After nearly a year of waiting, we've now seen the new designs coming to Governors Island sometime in the future. But there is also some exciting architecture, art, and, most importantly, mini golf coming to the island this summer, part of the fourth annual Figment arts program that has been populating the island with exciting activities and edifices since the park first opened. On Friday, Figment announced the winners of its call for entries for the aforementioned projects, namely an architecture pavilion, 17 sculptures, and a 10-hole mini golf course. Eschewing the flashy forms of the three finalists they beat out, Ann Ha and Behrang Behin took a creative yet affordable approach with their winning Living Pavilion, tethering together milk crates to create planters for a garden that proceed to fold in on themselves, forming a wave-like tunnel sodded with grass. Check out the architecture finalists plus a few of the winning sculptures after the jump.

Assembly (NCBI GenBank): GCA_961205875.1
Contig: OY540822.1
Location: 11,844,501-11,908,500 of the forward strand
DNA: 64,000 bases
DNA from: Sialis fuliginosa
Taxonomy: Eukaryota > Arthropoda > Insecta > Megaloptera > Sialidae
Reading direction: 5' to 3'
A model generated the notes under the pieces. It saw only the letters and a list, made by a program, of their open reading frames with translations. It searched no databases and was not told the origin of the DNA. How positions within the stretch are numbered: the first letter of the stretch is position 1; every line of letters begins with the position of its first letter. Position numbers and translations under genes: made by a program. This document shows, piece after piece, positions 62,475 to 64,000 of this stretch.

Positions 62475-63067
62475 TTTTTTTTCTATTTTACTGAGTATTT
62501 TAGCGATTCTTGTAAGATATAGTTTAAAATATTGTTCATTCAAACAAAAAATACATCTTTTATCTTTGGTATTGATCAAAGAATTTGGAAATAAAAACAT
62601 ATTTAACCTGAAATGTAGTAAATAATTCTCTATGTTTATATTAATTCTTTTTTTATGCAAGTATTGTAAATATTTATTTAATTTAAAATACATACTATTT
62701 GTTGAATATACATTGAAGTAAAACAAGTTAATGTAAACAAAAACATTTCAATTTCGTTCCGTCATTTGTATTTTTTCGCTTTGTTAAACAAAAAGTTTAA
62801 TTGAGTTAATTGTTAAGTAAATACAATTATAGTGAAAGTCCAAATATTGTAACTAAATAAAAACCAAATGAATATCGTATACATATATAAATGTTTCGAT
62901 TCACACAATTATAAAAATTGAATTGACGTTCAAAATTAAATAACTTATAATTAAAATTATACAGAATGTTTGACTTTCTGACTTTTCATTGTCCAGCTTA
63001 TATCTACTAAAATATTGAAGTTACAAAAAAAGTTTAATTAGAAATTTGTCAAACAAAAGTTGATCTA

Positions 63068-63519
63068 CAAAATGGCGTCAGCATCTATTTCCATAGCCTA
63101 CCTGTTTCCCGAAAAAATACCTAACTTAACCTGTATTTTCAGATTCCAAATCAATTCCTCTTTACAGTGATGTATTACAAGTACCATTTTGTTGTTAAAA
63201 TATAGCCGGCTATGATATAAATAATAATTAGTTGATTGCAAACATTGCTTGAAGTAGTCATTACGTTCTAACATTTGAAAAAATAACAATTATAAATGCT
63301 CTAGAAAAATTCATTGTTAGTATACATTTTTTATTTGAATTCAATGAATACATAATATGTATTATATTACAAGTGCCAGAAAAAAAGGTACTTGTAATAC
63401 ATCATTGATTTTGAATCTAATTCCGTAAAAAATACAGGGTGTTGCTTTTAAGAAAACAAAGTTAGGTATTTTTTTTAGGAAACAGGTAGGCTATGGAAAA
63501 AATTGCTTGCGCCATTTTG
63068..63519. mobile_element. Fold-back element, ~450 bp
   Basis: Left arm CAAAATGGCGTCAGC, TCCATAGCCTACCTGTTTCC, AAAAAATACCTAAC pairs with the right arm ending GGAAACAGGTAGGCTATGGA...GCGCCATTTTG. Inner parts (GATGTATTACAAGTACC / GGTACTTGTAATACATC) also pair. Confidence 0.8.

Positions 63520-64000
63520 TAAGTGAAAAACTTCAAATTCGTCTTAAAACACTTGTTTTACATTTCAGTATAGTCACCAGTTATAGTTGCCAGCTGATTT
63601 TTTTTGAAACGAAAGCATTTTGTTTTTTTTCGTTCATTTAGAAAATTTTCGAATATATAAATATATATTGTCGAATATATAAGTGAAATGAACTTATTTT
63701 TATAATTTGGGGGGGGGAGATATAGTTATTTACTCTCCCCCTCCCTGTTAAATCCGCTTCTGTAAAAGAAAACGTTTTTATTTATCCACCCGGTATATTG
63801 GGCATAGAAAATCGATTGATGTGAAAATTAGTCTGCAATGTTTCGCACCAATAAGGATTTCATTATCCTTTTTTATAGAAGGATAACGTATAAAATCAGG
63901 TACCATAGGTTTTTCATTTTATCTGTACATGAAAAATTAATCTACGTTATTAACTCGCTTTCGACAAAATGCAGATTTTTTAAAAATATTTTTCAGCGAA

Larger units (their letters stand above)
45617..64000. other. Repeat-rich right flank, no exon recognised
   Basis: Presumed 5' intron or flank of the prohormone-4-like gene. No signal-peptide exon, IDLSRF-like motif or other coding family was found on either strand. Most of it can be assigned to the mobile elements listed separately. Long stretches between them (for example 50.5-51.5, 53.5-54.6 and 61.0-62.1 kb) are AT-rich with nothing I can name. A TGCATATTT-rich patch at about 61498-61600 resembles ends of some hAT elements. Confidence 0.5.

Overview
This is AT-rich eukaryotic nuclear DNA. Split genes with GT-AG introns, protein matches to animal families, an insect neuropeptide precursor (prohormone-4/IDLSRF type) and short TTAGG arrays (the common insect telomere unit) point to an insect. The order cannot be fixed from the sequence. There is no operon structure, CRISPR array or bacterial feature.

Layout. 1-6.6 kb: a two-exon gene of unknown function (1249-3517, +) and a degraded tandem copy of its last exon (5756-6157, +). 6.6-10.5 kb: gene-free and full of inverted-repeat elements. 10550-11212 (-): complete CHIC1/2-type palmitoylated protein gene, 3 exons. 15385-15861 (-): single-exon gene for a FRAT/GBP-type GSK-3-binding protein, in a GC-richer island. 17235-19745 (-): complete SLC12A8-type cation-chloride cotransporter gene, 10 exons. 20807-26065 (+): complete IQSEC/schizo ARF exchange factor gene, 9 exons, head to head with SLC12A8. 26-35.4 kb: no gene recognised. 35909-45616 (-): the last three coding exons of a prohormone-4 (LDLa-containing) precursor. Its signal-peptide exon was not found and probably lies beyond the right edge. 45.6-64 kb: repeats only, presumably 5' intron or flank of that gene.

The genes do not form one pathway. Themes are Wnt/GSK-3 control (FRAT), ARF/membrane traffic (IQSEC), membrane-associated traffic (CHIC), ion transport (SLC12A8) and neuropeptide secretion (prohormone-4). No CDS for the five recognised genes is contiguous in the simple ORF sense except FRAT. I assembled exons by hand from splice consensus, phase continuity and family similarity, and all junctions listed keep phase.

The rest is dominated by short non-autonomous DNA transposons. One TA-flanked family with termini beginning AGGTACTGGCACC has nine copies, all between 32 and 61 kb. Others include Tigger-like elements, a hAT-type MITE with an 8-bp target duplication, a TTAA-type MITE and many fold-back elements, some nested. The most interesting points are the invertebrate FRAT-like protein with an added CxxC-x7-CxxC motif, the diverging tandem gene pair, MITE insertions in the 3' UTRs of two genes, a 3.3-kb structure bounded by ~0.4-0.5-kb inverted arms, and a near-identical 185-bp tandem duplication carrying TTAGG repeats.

Even with last week's heat wave making it feel like July in the city, it will still be seven weeks before that oasis in New York Harbor, Governor's Island, opens for the season on June 5. But there's still plenty of reason to celebrate like summer's here, as the city reached its anticipated deal with the state for control of the 172-acre island yesterday. The city will now be responsible for the development and operation of all but 22 acres of the former Coast Guard base purchased for $1 from the federal government in 2003, whose National Parks Service remains responsible for a small historic district on the northern section of the island. This paved the way for the rather quiet unveiling today of the 87-acre final master plan designed by West 8, Rogers Marvel, Diller Scofidio + Renfro, Mathews Nielsen, and Urban Design+, which had been under lock in key since last spring, when the proposal was completed but held up by all the fighting over the island's, uh, governance. The thrust of the problem was largely a disagreement about how to best spend dwindling state funds, which led to upstate ambivalence toward the flashy park project—Governors Island almost didn't even open in 2009 after Governor Paterson initially withheld about a third of the $18 million annual operating budget. At the time, the design team had put in more than a year of work, with an expected unveiling in May that never came. In a wide-ranging piece in The New Yorker last August, Nick Paumgarten revealed that the designs had actually been under lock and key since then on the island, and now they've finally been unveiled online at a new-ish site. New-ish because they're are posts dating from May 8, 2009, confirming the presumed unveiling, along with another from April 8, 2010, suggesting that yesterday's announcement may have been worked out in advance, though we had also heard it was a rather abrupt agreement, hence the press conference scheduled for 6 o'clock on a Sunday night. As for the plan itself, in the past it was expected to cost upwards of $100 million to execute, though it will no doubt be higher in the end, plus another $30 million annually to operate, though that money would come from an outside source, quite possibly NYU dorms or biotech labs, though an agreement with the feds stipulates no residential development or casinos. All this for a 40-acres of park land plus the 90-acre historic island to the north, all encompassed in a 2.2-mile promenade. We'll have more to say about the designs in a day or two, but until then you can kick around the aforementioned website, which is almost as impressive as the place itself.